In Sting’s case, Google knows who Sting is. They have other songs by Sting for which they probably sent an NOI. They may even have a direct license with Sting’s publisher that may actually supersede or be in lieu of a statutory license. In other words–they very well may have actual knowledge of Sting’s publisher. Wouldn’t that be a good place to start?
Yet because a new release has not yet shown up in the Copyright Office records, Google sends an NOI and will not be required to pay royalties until–if ever–the song is included in the Library of Congress data dump. Even though Sting is not required to register the song, Sting’s publisher may decide to register the copyright in order to take advantage of statutory damages and attorneys fees for infringement actions.
Getting a conformed copy of a copyright registration can take months–so for a single or an album, any mechanical royalties from Google under a statutory license during the new release window will never be paid. And if any direct license does not expressly prohibit including titles in mass NOIs, there’s a good chance no new release will get mechanical royalties from Google.
What Is To Be Done?
So now we know what the problem is, how to stop it? Not so easy to do.
1. Anticompetitive: It should not be lost on anyone that the government has created an opportunity for companies with market power to use their leverage to the disadvantage of their competitors as well as songwriters. It takes considerable capital to pay the filing fees to the Copyright Office and purchase data from the Library of Congress in order to arbitrage this loophole.
2. Take Down the Recordings: There are any one of a number of ways that the terms of a typical interactive music service license can be interpreted to allow the sound recording owner to pull recordings by at least current roster artists, especially new releases written by artist/songwriters (including co-writes) who complain to their labels.
3. Take Down the Songs: Direct licenses from music publishers presumably have some clause that will allow the publishers to stop mass NOI filings for their catalog, particularly of the type that creates a nonexistent distinction between versions of a song that have been retititled–not by the songwriter or publisher but by the artist or record company because the versions of the recording are different even though the song remains the same.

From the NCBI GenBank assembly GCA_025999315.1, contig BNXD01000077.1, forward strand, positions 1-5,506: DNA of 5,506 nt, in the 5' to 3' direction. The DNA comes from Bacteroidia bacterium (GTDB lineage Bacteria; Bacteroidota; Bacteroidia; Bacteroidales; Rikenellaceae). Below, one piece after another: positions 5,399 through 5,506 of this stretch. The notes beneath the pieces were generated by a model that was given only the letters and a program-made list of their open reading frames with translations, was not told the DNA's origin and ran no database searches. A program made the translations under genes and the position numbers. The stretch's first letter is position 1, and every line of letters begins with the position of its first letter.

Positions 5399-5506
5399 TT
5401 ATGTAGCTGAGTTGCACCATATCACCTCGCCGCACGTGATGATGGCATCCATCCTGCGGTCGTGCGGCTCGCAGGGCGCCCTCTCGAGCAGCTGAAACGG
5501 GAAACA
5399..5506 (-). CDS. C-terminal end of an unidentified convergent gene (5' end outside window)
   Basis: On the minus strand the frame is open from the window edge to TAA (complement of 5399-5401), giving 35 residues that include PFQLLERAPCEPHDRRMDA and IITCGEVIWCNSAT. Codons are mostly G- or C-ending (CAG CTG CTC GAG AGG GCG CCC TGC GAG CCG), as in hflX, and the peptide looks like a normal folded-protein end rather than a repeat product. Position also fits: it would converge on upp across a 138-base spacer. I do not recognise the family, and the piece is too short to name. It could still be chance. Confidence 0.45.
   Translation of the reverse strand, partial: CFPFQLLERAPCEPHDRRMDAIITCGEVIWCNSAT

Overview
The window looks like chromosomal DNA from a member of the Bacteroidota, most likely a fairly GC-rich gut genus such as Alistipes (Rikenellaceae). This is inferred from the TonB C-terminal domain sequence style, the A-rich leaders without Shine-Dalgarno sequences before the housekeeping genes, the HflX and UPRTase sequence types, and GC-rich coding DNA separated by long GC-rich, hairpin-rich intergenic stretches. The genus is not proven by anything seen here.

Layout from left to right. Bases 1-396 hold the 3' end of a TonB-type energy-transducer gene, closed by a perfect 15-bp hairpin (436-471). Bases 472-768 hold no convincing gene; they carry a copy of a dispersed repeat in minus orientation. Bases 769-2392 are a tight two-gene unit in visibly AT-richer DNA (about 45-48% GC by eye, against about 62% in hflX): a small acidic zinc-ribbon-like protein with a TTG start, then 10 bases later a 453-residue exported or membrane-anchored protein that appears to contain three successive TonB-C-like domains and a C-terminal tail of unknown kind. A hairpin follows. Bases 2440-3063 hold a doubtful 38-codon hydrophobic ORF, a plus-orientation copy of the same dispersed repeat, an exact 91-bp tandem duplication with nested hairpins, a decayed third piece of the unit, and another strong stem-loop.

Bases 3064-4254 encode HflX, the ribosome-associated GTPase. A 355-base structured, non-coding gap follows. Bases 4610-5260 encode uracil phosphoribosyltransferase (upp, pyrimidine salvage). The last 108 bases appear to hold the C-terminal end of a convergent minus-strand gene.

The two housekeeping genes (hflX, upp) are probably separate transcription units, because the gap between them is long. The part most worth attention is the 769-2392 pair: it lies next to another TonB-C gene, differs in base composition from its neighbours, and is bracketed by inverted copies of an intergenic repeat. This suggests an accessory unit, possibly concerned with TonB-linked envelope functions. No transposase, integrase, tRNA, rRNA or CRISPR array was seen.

4. Counterfeits or Bootlegs (including stream rips): Statutory licenses are only available for sound recordings distributed under the authority of the copyright owner. There are a number of NOIs that look suspiciously like bootlegs or counterfeits, some of which may have been stream ripped. As Google is presumably sending NOIs for YouTube Red or other on-demand service.
5. Congressional Investigation to Stop the Library of Congress Selling Data for NOIs: The LOC has no business selling what is obviously incomplete data or misleading data to a user who so obviously is using it for a harmful purpose. The LOC could stop that immediately if they were so instructed by the Congress, and in any event the Congress should investigate.
6. Use Webform to Update or File Your Address Including Excel File Link: The Copyright Office has a webform for email contact by the public available here. You can use this to file your address and link to your catalog in an Excel file (hosted on your website or blog). Such correspondence is likely subject to FOIA (and therefore part of the public records of the Copyright Office), but you can also state in your webform that you are submitting the information with the intention that it become public and demand that your information be provided to anyone submitting a mass NOI as part of the LOC data dump.
The point that seems to have escaped Google and Amazon is that this loophole will surely be stopped, but what won’t be stopped is the complete lack of moral compass that would drive megacorporations to run roughshod over songwriters that they so aptly demonstrate.